Religion Unbound: Ideals and Powers from Cicero to King
May 1 – May 11, 2017, 5:30 p.m. to 6:30 p.m.
Business School Auditorium, University of Edinburgh
“Is organized religion too inextricably bound to the status quo to save our nation and the world?”—Martin Luther King Jr.
The religious defenders of tyranny and oppression bind religion to injustice. The remedy, Adam Gifford thought, is not to secularize politics but to emancipate religion from arbitrary power. Religion is not going away. It will always have political effects. The effects are good if the religion is good and bad if the religion is bad. An ideal of ethical religion animated the abolitionists whom Gifford admired and many activists since.
In “Religion Unbound,” a 2017 Gifford Lecture Series hosted by the College of Arts, Humanities, and Social Sciences at the University of Edinburgh, Professor Jeffrey Stout (Princeton University) will trace the ideal’s history and explain how its defenders have defined and criticized religion.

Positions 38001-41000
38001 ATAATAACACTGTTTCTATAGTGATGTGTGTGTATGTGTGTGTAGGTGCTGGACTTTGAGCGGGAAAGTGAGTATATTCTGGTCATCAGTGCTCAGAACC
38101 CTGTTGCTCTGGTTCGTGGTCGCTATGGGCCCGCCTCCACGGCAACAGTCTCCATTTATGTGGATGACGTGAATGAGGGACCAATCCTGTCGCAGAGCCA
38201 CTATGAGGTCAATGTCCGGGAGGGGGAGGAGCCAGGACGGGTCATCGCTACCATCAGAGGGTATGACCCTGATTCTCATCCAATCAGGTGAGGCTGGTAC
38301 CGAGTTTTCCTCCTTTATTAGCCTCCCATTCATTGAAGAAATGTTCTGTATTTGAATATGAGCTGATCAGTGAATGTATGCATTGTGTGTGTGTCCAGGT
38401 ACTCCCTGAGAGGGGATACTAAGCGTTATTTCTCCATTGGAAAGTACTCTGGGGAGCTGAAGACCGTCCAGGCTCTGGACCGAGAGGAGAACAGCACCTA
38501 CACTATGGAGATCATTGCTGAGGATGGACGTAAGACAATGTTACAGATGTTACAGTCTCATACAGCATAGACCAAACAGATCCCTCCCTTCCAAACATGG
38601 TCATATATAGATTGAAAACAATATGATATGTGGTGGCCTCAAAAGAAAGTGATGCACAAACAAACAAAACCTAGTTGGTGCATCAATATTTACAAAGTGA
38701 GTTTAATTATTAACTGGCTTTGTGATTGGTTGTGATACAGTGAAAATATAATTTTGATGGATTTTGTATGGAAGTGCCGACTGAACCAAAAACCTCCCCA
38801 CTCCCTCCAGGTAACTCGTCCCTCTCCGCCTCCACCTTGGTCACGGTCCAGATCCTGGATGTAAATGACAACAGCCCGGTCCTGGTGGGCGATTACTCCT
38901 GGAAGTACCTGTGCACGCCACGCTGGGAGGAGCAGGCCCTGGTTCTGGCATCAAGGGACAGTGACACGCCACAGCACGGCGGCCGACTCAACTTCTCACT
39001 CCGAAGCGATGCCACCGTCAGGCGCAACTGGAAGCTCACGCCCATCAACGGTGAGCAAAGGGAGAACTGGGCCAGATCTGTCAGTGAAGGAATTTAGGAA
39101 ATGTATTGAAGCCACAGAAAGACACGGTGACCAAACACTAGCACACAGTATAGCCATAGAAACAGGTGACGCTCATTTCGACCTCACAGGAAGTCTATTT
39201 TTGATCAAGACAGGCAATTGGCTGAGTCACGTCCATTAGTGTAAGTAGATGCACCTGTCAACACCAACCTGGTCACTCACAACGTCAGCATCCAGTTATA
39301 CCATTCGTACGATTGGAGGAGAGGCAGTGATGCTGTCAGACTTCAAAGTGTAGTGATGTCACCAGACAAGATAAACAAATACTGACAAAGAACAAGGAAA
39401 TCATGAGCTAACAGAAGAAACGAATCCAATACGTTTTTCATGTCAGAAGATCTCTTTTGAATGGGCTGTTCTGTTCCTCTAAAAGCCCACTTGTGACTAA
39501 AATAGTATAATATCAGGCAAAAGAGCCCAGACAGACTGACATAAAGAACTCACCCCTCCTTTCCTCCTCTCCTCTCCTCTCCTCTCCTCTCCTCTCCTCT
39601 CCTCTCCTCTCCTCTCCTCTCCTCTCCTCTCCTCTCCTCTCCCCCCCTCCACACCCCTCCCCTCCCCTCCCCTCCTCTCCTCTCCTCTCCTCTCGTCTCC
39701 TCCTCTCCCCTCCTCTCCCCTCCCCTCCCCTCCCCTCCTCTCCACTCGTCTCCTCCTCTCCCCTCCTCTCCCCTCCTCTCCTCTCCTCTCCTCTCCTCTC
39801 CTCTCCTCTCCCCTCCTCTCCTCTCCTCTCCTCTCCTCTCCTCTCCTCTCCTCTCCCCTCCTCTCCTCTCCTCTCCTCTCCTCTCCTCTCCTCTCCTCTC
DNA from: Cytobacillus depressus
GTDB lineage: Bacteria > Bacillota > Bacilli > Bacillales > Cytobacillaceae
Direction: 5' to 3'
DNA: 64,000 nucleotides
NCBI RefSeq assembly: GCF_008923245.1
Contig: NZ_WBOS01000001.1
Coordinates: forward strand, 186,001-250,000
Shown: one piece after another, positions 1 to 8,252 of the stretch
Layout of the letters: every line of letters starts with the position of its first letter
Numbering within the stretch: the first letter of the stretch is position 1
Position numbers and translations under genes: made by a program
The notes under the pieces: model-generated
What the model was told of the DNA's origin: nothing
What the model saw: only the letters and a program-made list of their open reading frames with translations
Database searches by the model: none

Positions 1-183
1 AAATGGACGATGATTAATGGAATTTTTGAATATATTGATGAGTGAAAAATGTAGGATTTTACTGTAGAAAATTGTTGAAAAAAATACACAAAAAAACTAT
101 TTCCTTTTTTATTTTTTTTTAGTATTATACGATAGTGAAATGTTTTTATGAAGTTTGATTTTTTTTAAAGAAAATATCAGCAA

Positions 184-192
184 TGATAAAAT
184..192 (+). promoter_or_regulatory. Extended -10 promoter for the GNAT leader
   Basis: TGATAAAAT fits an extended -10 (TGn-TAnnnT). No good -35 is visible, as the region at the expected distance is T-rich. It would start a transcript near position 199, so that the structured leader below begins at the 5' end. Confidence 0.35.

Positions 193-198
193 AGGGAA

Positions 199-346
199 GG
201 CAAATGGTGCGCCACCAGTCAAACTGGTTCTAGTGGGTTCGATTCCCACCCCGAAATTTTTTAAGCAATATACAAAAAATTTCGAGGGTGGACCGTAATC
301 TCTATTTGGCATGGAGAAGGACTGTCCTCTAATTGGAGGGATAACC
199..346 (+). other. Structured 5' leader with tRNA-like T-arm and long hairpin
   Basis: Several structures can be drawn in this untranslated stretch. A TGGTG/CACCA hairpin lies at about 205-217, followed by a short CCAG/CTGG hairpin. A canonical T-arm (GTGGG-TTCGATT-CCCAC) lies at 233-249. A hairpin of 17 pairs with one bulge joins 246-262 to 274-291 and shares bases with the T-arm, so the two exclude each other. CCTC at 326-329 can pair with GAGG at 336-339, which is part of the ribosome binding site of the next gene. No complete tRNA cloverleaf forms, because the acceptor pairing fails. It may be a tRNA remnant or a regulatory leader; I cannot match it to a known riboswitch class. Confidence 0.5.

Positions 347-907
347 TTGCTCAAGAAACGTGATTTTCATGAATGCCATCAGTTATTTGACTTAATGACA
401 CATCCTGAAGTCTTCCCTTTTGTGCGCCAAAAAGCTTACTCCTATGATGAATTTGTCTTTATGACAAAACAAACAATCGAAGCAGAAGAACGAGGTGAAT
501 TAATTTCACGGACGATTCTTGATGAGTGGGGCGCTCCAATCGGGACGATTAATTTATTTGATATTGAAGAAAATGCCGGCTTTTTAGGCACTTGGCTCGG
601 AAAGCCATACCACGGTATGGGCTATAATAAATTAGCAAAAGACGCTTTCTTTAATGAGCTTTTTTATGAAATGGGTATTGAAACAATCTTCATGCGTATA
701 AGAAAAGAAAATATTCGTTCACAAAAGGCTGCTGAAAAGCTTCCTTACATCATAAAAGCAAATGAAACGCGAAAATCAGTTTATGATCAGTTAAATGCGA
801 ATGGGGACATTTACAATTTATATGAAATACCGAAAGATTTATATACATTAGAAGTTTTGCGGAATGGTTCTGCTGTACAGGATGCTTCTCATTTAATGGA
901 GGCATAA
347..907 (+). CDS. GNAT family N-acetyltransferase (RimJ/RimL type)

The lecture series will have six parts, all hosted in the Business School Auditorium at 5:30 p.m. Additionally, all lectures will be recorded and links posted on the pages of the lecture, accessed here. The schedule of events is as follows:
Lecture 1 – “Religion since Cicero” | Monday, May 1, 2017
Lecture 2 – “Early Modern Critics of Tyranny and Oppression” | Tuesday, May 2, 2017
Lecture 3 – “Why Religion, Faith, and Freedom Proved Hard to Reconcile” | Thursday, May 4, 2017
Lecture 4 – “Abolitionism, Political Religion, and Secularism” | Monday, May 8, 2017
Lecture 5 – “Slavishness, Democracy, and the Death of God” | Tuesday, May 9, 2017
Lecture 6 – “Religion and the Politics of Explanation” | Thursday, May 11, 2017
You can learn more or obtain tickets to this free series on their website.